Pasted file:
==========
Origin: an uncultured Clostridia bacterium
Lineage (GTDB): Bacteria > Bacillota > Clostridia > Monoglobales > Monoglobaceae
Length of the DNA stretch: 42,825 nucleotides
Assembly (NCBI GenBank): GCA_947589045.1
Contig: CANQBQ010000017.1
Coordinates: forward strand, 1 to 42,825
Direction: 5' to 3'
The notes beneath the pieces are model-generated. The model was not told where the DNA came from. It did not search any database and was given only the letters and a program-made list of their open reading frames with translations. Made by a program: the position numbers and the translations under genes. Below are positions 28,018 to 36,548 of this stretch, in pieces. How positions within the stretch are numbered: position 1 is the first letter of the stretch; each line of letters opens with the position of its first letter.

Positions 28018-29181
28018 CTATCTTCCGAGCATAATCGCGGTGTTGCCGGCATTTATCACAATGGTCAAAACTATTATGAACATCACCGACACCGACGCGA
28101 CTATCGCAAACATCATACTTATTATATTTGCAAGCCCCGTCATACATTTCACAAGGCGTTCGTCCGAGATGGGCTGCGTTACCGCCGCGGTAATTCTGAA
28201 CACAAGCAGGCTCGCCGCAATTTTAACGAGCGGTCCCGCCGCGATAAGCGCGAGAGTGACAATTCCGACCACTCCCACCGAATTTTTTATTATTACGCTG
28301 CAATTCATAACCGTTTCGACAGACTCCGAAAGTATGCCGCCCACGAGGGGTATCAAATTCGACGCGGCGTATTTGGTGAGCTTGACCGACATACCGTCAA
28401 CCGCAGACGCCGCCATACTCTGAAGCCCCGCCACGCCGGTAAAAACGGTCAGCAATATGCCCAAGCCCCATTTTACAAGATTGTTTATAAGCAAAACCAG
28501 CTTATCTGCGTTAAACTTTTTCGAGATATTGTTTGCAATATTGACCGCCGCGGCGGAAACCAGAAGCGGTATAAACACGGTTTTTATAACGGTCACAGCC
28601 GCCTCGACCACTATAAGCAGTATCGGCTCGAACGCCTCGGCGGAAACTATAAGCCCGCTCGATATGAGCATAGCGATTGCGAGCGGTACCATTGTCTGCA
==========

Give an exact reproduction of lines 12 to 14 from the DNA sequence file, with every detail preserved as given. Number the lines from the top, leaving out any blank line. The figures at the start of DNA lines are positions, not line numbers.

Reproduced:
28201 CACAAGCAGGCTCGCCGCAATTTTAACGAGCGGTCCCGCCGCGATAAGCGCGAGAGTGACAATTCCGACCACTCCCACCGAATTTTTTATTATTACGCTG
28301 CAATTCATAACCGTTTCGACAGACTCCGAAAGTATGCCGCCCACGAGGGGTATCAAATTCGACGCGGCGTATTTGGTGAGCTTGACCGACATACCGTCAA
28401 CCGCAGACGCCGCCATACTCTGAAGCCCCGCCACGCCGGTAAAAACGGTCAGCAATATGCCCAAGCCCCATTTTACAAGATTGTTTATAAGCAAAACCAG